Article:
Links for County Donegal

Top o' the mornin', Visitor Number , and the rest o' the day to meself.

This page was last updated on January 13, 2003.

Important News! Get information about the 6th Grand McGeady Family Reunion

When you read about the history of Donegal, you get an idea of why the McGeadys seem so independent-minded. After reading some of the history of the area, I decided to pick a font called "Intrepid."I hope it shows up well in everyone's browsers.

As remote as Donegal, in the northwest of Ireland, is, I get the sense that the McGeadys, living in the northwest of that northwest region, were perhaps even more isolated. But perhaps not--since they lived in river valleys, they may not have been that isolated.

I typed some stuff from the Encyclopedia Britannica. Here it is:

Donegal, Irish "Dún Na Ngall,"seaport and market town, County Donegal, Ireland, on the River Eske at the head of Donegal Bay. It is famed for its historic associations and picturesque environs. South of the town are the ruins of the Franciscan Donegal Abbey (founded 1474). Donegal Castle, a stronghold of the O'Donnells, was rebuilt in 1610. Population (1971) 1,725. Donegal, Irish "DúnNa Ngall," (Fort of the Stones), most northerly county of Ireland, bounded on the west and north by the Atlantic Ocean, on the east by Lough (lake) Foyle and Counties Londonderry and Tyrone, and on the south by Counties Fermanagh and Leitrim. Its land area is 1,865 sq. mi. (4, 830 sq km). The small village of Lifford is the county town (seat). The rugged coast is heavily indented, the major inlets being Slough Swilly and Lough Foyle, between which is the Inishowen Peninsula. The chief rivers of the county are the Finn and the Erne; the main mountain ranges are the Bluestack and the Derryveagh, the highest peaks being Errigal (2, 466 ft. [752m]) and Muckish (2,197 ft. [670 m]). Evidence of extensive glaciation exists. The climate is temperate, with warm summers and mild, moist winters.
The name was extended from the town to the county, which was made a shire in 1585. The ancient name was Tyrconnell (Land of the Connall). Conall, with his brother Eogan, conquered northwestern Ulster c. AD 400 and founded the kingdom of Ailech; its capital was at the concentric stone fortress known as the Grianan of Ailech on a hillwest of Londonderry, Northern Ireland. Eogan took Tyrone and Inishowen for his share, and his descendants, the O'Neills, ruled central Ulster. Conall took Tyrconnell, in which his descendants, the O'Donnells, ruled. The remoteness of these areas enabled them to escape serious interference from the Anglo-Normans. After the defeat of the Irish cause in 1603, however, Hugh O' Neill and Rory O'Donnell took flight secretly to the Continent in 1607. The county was immediately included in the plan for the plantation of Ulster, and its history thereafter merged with that of Ireland.
Donegal's population is concentrated largely along the coasts and river valleys; the main towns are Donegal, Buncrana, Ballyshannon, and Letterkenny. The county, with the exception of the urban districts, is administered by a county council and county manager. The Foyle and Finn basins are intensively cultivated, but the rugged western seaboard is unsuitable. Agriculture consists of tillage and rearing of cattle, sheep, and poultry; the chief crops are oats and potatoes. Killbegs on the west coast is the main fishing port, and salmon are being caught in the Rivers Finn, Foyle, Erne, and Gweebarra. Tourism is important, based on the scenery and the many beaches and golf courses. In west Donegal, which remains an Irish-speaking region, handmade woolen garments are made, and at Convoy the Donegal tweeds are woven. In the absence of a railway in Donegal, roads provide the communication between towns. Pop. (1971) 108,344.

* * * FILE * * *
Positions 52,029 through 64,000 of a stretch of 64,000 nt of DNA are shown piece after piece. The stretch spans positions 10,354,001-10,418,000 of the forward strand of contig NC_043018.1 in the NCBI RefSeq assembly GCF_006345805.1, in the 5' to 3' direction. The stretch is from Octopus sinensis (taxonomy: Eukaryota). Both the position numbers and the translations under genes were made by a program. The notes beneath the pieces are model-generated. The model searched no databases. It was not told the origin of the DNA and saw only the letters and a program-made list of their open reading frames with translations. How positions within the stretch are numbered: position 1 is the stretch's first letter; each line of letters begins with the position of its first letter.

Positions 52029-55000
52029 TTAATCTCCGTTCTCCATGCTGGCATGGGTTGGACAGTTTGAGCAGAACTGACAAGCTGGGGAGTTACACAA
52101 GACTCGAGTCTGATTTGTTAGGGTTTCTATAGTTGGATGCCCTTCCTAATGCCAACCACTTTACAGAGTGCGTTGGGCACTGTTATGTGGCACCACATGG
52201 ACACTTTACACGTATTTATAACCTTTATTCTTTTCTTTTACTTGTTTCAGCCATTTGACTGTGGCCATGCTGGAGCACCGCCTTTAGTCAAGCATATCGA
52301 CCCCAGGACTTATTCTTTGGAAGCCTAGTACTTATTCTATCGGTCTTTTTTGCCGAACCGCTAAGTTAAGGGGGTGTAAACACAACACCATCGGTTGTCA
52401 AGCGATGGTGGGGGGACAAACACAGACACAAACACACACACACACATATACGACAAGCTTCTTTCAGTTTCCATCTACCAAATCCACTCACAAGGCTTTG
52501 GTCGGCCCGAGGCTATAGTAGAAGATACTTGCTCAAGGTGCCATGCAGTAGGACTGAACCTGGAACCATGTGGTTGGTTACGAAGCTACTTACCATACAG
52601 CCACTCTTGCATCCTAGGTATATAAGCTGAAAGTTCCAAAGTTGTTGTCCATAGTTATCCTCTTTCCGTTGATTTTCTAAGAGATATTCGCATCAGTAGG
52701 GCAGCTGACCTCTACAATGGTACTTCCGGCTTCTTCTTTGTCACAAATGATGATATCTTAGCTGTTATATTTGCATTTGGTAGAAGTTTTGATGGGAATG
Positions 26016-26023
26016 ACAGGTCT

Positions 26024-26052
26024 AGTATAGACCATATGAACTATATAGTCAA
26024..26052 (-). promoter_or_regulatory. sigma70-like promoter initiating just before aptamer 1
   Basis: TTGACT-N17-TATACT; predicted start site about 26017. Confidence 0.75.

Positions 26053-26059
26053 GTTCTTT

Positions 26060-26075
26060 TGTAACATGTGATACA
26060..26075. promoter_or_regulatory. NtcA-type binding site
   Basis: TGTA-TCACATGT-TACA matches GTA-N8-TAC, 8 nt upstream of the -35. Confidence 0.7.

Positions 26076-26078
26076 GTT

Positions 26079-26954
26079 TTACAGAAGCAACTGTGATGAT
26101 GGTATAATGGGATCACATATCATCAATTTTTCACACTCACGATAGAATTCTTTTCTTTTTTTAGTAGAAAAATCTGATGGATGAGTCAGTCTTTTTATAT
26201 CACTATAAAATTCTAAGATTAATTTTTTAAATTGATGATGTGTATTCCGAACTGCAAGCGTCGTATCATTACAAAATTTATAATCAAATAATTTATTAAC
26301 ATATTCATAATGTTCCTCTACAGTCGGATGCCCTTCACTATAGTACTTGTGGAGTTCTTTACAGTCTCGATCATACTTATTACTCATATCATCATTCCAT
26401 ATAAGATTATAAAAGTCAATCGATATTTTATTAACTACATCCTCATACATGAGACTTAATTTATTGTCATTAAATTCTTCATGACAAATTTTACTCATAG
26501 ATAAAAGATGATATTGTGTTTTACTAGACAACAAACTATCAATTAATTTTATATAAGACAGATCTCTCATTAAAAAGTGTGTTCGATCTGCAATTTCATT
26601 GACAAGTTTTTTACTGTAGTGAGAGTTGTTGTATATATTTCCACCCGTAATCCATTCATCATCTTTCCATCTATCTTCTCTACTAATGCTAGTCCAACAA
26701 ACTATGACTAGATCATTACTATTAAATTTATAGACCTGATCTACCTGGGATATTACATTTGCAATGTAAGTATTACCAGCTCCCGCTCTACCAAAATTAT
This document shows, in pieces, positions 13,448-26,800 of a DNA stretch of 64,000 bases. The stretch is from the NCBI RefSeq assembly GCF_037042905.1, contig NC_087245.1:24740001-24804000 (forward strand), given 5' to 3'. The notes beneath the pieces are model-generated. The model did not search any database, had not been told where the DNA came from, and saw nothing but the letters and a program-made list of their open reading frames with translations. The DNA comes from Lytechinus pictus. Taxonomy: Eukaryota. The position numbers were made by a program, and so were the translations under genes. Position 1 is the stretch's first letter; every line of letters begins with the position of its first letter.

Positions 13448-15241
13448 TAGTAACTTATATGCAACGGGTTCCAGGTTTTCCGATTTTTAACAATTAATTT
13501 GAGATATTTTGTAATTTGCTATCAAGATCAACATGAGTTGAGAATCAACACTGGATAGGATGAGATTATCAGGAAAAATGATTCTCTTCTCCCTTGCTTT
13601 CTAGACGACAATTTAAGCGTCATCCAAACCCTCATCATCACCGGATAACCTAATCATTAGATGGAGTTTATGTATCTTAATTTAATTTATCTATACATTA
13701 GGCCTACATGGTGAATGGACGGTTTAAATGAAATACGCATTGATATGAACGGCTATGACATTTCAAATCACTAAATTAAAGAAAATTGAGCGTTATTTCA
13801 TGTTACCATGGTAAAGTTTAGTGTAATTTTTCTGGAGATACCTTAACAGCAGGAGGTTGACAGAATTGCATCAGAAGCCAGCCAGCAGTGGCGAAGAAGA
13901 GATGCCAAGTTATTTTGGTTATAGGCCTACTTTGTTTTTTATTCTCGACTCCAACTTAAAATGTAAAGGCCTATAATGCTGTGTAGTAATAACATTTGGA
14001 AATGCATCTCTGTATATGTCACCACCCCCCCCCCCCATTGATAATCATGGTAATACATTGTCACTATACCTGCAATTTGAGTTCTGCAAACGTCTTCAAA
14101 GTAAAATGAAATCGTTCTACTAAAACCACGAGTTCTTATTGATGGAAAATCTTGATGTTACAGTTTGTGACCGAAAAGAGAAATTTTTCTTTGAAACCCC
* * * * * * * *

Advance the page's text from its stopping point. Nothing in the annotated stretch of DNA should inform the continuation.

Source: Encyclopedia Britannica, 1971,Vol. III, p. 619
Here's some links I found on the Web.

A quick tour

Here are some old photos of Donegal.

Here's an interesting site about the County Donegal Railway Society in the Donegal Railway Heritage Center. Several McGeady men from Donegal worked for the railroad in the U.S., including one of their descendants, Ed Crowley. This site was suggested by Joe Begley.

This first includes a school in Gweedore, a town near where the McGeadys come from:

Allen, here's a football page for Ireland. Search for Donegal.

If any of you can pitch in on this genealogy research stuff, here's a couple of links:

Here's a fishing link:

Some hostel links. It has a link to dialing instructions for Ireland.
Notice Gallagher's Farm Hostel, Cookie:

A link to maps you can order of Donegal locations:
McGeadys are from the NW of County Donegal, so here's the map link for there:

Although it's an ad for the First National Building Society, it has a map with the counties outlined in it:

This has a map of County Donegal. McGeadys live just north of Gweedore:

Here's some info on Gweedore. One or two of the McGeady reunions was in Bunbeg:
Here's another:

The Famine in Donegal, see #4 for Conditions in Gweedore:

Here's links to info and pictures associated with Enya and Clannad (they are Brennans), and Donegal,

Click on map to see pictures of places


Donegal Towns  -- Check out Gortahork & Gweedore

Here's a Biomar map (whatever that is) of Donegal (Bay, I think):

Recognize anybody here?
An interesting site:

I found this looking for Donegal!

Tad & Mary Ann, here's something on Donegal music (fiddling):

Here's the Donegal Weather Forecast:

In case you want to try to find some heirlooms:

This ends "Everything you never wanted to know about Donegal and never bothered to ask."

Link to the best list of genealogy links I've seen so far:

Cyndi's List of Genealogy Resources

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